K.I.S.S. - are the detection simple/minimal/unobtrusive enough?
+ We use just 2 arcs, front and rear, which can just be 'eyeballed'
+ A single roll is made for each plane (of a single type - radar OR visual) in a single arc
+ Anything outside visual range in rear 180 arc can be ignored
+ Few modifiers and things to remember
- We'll probably need a token (table clutter) to denote undetected aircraft
I've introduced two new stats here - Pilot Skill and Radar. Radar will be a number and a range i.e. Radar 5/24". So a plane might be Thrust 6", Sprint 10", Agility 7 with a Radar of 5/36." These are core stats. It's no worse than a unit from a 40K army list. I think it's still simple enough. I don't want it to bog down with 101 stats and rolls. Basically, my benchmark is: would this rule/level of detail be fine in a Necromunda/Infinity level skirmish game? Can I play a game with 6-12 aircraft per side in an hour?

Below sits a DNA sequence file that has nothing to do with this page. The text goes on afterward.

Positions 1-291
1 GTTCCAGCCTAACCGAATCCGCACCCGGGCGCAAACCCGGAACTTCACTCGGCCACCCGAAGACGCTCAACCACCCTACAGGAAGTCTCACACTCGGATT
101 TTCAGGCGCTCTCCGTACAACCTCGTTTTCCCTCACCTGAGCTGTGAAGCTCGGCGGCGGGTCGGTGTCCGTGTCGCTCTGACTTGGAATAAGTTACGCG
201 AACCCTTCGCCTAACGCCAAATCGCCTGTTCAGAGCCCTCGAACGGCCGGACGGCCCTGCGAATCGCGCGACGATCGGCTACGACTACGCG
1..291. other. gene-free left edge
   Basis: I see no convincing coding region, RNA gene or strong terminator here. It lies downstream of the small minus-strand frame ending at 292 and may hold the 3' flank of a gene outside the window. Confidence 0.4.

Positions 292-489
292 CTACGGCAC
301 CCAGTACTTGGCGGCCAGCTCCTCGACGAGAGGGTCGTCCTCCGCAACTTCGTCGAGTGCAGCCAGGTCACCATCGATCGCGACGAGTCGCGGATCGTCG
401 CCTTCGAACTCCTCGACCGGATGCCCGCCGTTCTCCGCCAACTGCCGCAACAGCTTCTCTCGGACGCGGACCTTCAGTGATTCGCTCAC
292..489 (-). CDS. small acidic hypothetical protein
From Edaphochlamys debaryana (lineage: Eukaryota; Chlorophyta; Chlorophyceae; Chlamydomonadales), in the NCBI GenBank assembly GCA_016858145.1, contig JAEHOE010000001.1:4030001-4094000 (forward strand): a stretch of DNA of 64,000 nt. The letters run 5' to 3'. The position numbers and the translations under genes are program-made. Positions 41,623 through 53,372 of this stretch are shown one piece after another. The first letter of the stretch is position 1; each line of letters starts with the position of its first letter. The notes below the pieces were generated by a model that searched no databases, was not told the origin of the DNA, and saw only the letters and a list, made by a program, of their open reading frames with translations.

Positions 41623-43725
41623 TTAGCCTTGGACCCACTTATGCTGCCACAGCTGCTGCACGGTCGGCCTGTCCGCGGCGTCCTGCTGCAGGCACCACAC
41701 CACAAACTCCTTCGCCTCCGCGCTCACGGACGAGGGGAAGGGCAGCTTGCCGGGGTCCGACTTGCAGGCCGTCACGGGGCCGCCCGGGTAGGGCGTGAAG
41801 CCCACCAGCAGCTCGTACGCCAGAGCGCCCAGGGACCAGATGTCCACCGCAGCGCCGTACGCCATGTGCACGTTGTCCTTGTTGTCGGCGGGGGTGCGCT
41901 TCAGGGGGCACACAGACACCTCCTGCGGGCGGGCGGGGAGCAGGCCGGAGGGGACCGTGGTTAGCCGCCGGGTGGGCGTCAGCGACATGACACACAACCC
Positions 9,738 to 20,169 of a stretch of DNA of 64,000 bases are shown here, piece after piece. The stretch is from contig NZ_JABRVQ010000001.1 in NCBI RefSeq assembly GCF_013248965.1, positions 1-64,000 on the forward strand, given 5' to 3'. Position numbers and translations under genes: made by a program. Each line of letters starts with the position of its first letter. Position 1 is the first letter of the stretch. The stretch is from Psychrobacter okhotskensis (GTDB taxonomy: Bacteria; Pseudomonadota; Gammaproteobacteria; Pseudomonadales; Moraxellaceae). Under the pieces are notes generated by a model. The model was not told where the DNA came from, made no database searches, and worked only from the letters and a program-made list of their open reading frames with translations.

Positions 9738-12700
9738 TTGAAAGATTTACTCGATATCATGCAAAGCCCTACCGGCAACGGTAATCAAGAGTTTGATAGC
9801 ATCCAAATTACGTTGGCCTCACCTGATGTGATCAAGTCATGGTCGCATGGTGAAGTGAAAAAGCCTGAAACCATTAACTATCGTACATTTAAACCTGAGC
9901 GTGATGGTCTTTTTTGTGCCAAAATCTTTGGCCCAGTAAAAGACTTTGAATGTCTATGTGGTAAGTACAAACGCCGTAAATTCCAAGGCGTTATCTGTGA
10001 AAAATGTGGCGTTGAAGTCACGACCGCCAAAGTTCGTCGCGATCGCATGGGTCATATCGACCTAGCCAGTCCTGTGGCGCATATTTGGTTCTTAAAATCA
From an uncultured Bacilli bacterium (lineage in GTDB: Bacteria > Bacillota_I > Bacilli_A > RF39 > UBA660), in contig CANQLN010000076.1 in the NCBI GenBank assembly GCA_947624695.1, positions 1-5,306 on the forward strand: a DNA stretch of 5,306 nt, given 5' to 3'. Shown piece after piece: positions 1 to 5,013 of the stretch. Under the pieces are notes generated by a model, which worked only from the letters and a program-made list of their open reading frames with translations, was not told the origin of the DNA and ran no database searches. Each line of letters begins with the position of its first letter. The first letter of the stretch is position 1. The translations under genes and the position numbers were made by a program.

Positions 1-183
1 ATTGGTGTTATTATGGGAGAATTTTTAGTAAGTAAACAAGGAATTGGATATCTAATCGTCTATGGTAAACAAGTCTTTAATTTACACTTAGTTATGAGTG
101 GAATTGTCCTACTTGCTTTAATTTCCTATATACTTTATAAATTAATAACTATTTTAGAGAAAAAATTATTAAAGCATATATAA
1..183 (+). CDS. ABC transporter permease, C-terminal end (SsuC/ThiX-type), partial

BENEFITS OF BEING UNDETECTED
Now, what benefit does being undetected be? How do we track it?
Ugh, probably will need a token - a Black Token next to an undetected jet. Which hopefully means we can remove them once the shooting starts. Token/table clutter is a concern. I'm looking at you, X-Wing.
Probably undetected jets get a significant 'to hit bonus' - i.e. +2-3 to initial Dogfight rolls etc. Like a charge bonus in an infantry wargame, or an unopposed action in Infinity. Maybe also include some sort of activation or initiative advantage; undetected models can move out of sequence before/after detected models. So undetected aircraft, if not truly invisible on the tabletop, can 'dictate the fight' to a degree.
We seem to be heading into discussing initiative (and activation/actions/reactions) which are probably food for another post, and probably need to consider weapon range vs detection range vs movement range which may be yet another topic.